Howes, Barbara (1914–1996)
Howes, Barbara (1914–1996)
American poet, editor, and author. Born on May 1, 1914, in New York City; died in Bennington, Vermont, on February 24, 1996; daughter of Osborne Howes and Mildred (Cox) Howes; Bennington College, B.A., 1937; married William Jay Smith (a poet) in 1947 (divorced 1965); children: two sons, Gregory and David.
The Undersea Farmer (1948); In the Cold Country: Poems (1954); Light and Dark: Poems (1959); (editor) 23 Modern Stories (1961); (editor) From the Green Antilles: Writings of the Caribbean (1966); Looking Up at Leaves (1966); (editor with G.J. Smith) The Sea-Green Horse: Short Stories for Young People (1970); The Blue Garden (1972); (editor) The Eye of the Heart: Stories from Latin America (1973); A Private Signal: Poems New and Selected (1977); The Road Commissioner and Other Stories (1988); Collected Poems, 1940–1990 (1998).
At the time of her death in February 1996, poet, author, and editor Barbara Howes was a friend to many in the literary community; she was also an impressive contributor. Referring to poetry as "a way of life, not just an avocation," Howes viewed it as a practice in which "one orders and deepens one's experience, and learns to understand what is happening in oneself and in others."
Barbara Howes was born in Bennington, Vermont, in 1914. She graduated from Bennington College in 1937, after which she briefly worked for the Farmers Union in Mississippi before moving to New York and beginning her literary career. From 1943 to 1947, she was an editor of the literary quarterly Chimera, which introduced Americans to writers from abroad. In 1947, she married poet William Jay Smith and moved with him to Oxford, England, where he was a Rhodes Scholar. The couple had two sons and lived in Italy, France, and Haiti before divorcing in 1965. Howes then moved to a farm in Pownal, Vermont, where she resided for the remainder of her life.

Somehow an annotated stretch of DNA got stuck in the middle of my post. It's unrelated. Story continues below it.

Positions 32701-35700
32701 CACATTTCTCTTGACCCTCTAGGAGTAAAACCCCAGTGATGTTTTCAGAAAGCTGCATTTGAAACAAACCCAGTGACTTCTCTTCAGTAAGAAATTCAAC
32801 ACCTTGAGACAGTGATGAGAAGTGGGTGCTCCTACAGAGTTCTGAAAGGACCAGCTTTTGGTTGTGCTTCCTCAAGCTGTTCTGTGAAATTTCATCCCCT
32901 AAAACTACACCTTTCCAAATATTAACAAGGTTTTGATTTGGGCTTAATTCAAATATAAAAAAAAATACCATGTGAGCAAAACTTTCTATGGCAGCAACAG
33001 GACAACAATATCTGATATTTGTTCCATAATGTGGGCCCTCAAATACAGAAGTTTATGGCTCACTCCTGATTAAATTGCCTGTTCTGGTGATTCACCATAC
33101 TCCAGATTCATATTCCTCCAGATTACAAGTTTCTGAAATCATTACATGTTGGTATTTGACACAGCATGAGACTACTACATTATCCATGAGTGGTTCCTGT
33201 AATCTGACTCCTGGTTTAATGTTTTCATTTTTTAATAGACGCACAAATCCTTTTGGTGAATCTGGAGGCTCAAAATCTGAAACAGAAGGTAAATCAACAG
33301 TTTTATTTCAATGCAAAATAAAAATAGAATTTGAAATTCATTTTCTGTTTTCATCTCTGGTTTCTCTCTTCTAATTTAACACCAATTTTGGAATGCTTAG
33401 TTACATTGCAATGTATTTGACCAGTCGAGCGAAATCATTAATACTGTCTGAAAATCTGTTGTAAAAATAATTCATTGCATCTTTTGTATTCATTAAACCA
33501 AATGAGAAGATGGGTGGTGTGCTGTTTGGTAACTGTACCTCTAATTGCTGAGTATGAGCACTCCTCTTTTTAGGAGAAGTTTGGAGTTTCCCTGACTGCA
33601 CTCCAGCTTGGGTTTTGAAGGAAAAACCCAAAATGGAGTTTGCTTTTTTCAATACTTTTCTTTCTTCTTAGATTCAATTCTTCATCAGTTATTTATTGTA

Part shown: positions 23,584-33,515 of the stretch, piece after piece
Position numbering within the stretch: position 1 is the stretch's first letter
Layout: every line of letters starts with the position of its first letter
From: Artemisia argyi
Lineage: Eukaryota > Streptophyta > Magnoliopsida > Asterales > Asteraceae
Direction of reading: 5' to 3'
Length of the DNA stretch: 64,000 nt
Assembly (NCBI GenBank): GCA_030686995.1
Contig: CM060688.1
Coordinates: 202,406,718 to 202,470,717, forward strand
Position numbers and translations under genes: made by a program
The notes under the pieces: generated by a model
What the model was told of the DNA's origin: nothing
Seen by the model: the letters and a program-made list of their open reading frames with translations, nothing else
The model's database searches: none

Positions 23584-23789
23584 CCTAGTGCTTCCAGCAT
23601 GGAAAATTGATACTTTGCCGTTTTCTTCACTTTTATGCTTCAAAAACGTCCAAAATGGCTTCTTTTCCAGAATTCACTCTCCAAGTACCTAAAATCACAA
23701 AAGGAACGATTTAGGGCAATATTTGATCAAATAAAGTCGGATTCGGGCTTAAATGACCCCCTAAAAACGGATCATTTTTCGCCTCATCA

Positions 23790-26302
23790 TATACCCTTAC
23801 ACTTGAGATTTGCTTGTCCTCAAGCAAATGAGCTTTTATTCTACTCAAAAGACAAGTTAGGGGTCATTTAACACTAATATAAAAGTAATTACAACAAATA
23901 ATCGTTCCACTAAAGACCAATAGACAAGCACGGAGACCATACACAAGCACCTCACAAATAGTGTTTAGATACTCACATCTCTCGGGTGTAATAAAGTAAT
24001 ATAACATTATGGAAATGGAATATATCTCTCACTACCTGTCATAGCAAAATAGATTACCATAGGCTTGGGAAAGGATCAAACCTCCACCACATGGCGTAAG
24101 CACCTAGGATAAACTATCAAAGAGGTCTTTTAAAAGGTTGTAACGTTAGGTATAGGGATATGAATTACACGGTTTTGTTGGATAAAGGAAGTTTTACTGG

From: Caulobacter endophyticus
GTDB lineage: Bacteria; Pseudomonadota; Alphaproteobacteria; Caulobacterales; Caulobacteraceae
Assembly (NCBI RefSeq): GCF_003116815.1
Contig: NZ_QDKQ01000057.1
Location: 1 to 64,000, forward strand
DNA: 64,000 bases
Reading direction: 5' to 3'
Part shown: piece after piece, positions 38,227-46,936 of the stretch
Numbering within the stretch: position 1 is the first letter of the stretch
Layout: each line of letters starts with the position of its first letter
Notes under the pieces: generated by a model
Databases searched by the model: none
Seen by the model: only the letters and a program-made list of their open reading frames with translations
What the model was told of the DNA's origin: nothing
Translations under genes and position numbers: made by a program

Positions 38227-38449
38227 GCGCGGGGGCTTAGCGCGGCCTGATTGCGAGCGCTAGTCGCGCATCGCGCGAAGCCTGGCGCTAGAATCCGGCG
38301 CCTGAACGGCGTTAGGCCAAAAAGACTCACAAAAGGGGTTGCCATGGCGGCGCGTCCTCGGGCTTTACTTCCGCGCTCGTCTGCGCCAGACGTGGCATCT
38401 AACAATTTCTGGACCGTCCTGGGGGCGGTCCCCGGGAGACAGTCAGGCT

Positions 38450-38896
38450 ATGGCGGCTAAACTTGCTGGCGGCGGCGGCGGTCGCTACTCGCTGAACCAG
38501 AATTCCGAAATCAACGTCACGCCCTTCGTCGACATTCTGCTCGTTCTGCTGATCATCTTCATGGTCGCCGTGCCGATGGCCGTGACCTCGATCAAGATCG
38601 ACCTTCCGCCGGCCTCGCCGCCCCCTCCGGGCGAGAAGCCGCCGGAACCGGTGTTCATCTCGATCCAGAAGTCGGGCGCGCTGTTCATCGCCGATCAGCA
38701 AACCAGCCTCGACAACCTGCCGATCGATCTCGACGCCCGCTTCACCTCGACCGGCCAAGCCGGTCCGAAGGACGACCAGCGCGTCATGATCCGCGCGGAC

In addition to writing poetry, Howes edited two highly regarded anthologies of Latin American writers, and also published several collections of short stories, including one for children, The Sea-Green Horse. She drew her inspiration from everyday life. "As it turns out, I seem to write about things I see," she wrote, "my children, my friends, my attachment, our animals, the view from any window, in no special order or arrangement." In her essay in Poets on Poetry, Howes expressed her distrust of "the snarling little ego," and her aversion to writers who "give in to violence and spite." Unlike many contemporary poets, her work is restrained and traditional in form. According to Alberta Turner , in American Women Writers, Howes' most recurring theme is "that unrestricted emotion blinds and imprisons if allowed to dominate either life or art."
Barbara Howes was the recipient of numerous honors and awards, including a Guggenheim fellowship and two nominations for the National Book Award, one of which was announced just a year before her death for her Collected Poems, 1940–1990.
Mainiero, Lina, ed. American Women Writers: From Colonial Times to the Present. NY: Frederick Ungar, 1980.
Meek, Jocelyn. "Obituaries," in The Boston Globe. February 26, 1996.
Barbara Morgan , Melrose, Massachusetts